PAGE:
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Solutions for Chapter 5.5SE: Chemistry: The Central Science 13th Edition

Chemistry: The Central Science | 13th Edition | ISBN: 9780321910417 | Authors: Theodore E. Brown; H. Eugene LeMay; Bruce E. Bursten; Catherine Murphy; Patrick Woodward; Matthew E. Stoltzfus

Full solutions for Chemistry: The Central Science | 13th Edition

ISBN: 9780321910417

Chemistry: The Central Science | 13th Edition | ISBN: 9780321910417 | Authors: Theodore E. Brown; H. Eugene LeMay; Bruce E. Bursten; Catherine Murphy; Patrick Woodward; Matthew E. Stoltzfus

Solutions for Chapter 5.5SE

Solutions for Chapter 5.5SE
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Since 2 problems in chapter 5.5SE have been answered, more than 260558 students have viewed full step-by-step solutions from this chapter. This expansive textbook survival guide covers the following chapters and their solutions. This textbook survival guide was created for the textbook: Chemistry: The Central Science, edition: 13. Chapter 5.5SE includes 2 full step-by-step solutions. Chemistry: The Central Science was written by and is associated to the ISBN: 9780321910417.

Key Chemistry Terms and definitions covered in this textbook
  • Activating group

    Any substituent on a benzene ring that causes the rate of electrophilic aromatic substitution to be greater than that for benzene.

  • alpha (a) helix

    For proteins, a feature of secondary structure that forms when a portion of the protein twists into a spiral.

  • amine

    Compounds containing a nitrogen atom that is connected to one, two, or three alkyl or aryl groups.

  • annulenes

    Compounds consisting of a single ring containing a fully conjugated p system. Benzene is [6]annulene.

  • back-side attack

    In SN2 reactions, the side opposite the leaving group, which is where the nucleophile attacks.

  • basic oxide (basic anhydride)

    An oxide that either reacts with water to form a base or reacts with an acid to form a salt and water. (Section 22.5)

  • cathode

    An electrode at which reduction occurs. (Section 20.3)

  • conjugate acid–base pair

    An acid and a base, such as H2O and OH-, that differ only in the presence or absence of a proton. (Section 16.2)

  • Coupling constant

    The separation on an NMR spectrum (in hertz) between adjacent peaks in a multiplet and a quantitative measure of the infl uence of the spin-spin coupling with adjacent nuclei.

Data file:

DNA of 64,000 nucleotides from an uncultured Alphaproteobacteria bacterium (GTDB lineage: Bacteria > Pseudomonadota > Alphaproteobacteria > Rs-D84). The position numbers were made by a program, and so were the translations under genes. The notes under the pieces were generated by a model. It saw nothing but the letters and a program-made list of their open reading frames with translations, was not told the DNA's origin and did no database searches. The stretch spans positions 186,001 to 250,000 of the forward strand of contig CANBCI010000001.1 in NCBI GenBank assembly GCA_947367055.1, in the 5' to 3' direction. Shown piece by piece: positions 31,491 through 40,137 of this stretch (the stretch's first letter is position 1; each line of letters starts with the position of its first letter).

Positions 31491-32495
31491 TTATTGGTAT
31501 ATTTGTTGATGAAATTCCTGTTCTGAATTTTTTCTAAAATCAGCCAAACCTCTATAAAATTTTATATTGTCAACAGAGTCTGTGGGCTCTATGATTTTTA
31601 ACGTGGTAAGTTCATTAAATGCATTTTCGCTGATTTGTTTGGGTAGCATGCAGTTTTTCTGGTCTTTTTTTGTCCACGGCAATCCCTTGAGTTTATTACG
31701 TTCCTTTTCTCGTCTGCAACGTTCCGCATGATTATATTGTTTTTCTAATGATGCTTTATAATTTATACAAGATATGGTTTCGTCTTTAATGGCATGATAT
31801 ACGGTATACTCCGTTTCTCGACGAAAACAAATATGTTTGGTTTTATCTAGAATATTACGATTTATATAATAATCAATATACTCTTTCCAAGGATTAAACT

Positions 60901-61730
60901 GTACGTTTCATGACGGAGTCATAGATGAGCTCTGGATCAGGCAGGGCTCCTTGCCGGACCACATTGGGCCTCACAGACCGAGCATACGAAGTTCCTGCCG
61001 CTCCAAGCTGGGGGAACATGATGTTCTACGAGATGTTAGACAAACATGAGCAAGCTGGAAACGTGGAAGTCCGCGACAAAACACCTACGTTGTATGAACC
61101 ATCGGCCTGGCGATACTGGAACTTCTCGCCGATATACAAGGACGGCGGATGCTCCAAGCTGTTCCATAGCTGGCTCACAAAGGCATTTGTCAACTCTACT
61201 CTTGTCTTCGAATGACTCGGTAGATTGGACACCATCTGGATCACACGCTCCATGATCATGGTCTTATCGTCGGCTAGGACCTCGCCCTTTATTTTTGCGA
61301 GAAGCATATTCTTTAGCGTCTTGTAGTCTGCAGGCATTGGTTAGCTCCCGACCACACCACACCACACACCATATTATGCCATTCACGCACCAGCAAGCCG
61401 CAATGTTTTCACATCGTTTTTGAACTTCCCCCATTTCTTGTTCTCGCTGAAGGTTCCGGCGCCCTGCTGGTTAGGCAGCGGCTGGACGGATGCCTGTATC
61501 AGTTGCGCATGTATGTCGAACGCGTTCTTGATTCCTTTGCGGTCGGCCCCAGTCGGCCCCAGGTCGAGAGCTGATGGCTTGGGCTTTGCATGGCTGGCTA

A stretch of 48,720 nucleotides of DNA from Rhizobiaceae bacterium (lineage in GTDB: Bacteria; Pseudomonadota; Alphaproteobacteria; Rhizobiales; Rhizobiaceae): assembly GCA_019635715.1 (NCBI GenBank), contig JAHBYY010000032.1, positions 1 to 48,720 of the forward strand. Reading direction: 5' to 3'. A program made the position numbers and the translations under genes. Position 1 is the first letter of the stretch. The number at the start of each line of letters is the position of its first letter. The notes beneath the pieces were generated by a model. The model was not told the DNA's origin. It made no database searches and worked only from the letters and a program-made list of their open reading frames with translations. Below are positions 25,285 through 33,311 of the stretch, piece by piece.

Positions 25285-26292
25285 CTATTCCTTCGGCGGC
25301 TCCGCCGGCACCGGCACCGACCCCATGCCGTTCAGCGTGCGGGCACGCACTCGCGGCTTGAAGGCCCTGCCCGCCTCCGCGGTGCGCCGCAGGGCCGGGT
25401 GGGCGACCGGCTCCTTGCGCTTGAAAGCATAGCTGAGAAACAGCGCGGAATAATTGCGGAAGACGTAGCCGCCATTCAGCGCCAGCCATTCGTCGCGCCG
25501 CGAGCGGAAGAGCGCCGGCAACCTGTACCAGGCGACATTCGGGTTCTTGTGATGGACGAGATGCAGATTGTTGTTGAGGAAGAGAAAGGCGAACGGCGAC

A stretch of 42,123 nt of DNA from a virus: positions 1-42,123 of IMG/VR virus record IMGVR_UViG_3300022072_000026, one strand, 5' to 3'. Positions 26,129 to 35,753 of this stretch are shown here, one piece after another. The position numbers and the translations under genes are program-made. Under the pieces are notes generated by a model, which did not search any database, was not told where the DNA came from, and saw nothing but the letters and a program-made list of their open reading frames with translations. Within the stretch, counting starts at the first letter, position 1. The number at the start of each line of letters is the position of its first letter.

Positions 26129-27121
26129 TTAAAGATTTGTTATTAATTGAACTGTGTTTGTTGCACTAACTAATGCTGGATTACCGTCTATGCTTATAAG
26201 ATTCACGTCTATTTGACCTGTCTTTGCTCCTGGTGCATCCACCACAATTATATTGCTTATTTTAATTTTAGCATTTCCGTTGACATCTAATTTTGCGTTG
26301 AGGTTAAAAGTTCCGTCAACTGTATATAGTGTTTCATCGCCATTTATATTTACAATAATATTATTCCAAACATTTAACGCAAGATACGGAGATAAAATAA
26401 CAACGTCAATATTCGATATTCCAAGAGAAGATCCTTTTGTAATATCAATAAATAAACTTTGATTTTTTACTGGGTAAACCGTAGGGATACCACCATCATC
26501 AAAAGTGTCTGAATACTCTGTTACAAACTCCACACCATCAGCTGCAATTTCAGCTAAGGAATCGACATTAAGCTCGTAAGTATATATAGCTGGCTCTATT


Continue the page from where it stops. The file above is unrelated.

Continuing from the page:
• diatomic molecule.

    A molecule that consists of two atoms. (2.5)

  • dilution

    The process of preparing a less concentrated solution from a more concentrated one by adding solvent. (Section 4.5)

  • dimensional analysis

    A method of problem solving in which units are carried through all calculations. Dimensional analysis ensures that the final answer of a calculation has the desired units. (Section 1.6)

  • electrospray ionization (ESI):

    In mass spectrometry, an ionization technique in which the compound is first dissolved in a solvent and then sprayed via a high-voltage needle into a vacuum chamber. The tiny droplets of solution become charged by the needle, and subsequent evaporation forms gas-phase molecular ions that typically carry one or more charges.

  • elimination-addition

    A reaction that occurs between chlorobenzene and either NaOH (at high temperature) or NaNH2.

  • Epoxide

    A cyclic ether in which oxygen is one atom of a three-membered ring

  • hybrid orbital

    An orbital that results from the mixing of different kinds of atomic orbitals on the same atom. For example, an sp3 hybrid results from the mixing, or hybridizing, of one s orbital and three p orbitals. (Section 9.5)

  • hydration

    Solvation when the solvent is water. (Section 13.1)

  • orbital

    An allowed energy state of an electron in the quantum mechanical model of the atom; the term orbital is also used to describe the spatial distribution of the electron. An orbital is defined by the values of three quantum numbers: n, l, and ml (Section 6.5)

  • Polymer

    From the Greek, poly 1 meros, meaning many parts. Any long-chain molecule synthesized by linking together many single parts called monomers

  • ribonucleic acid (RNA)

    A polynucleotide in which ribose is the sugar component. (Section 24.10)

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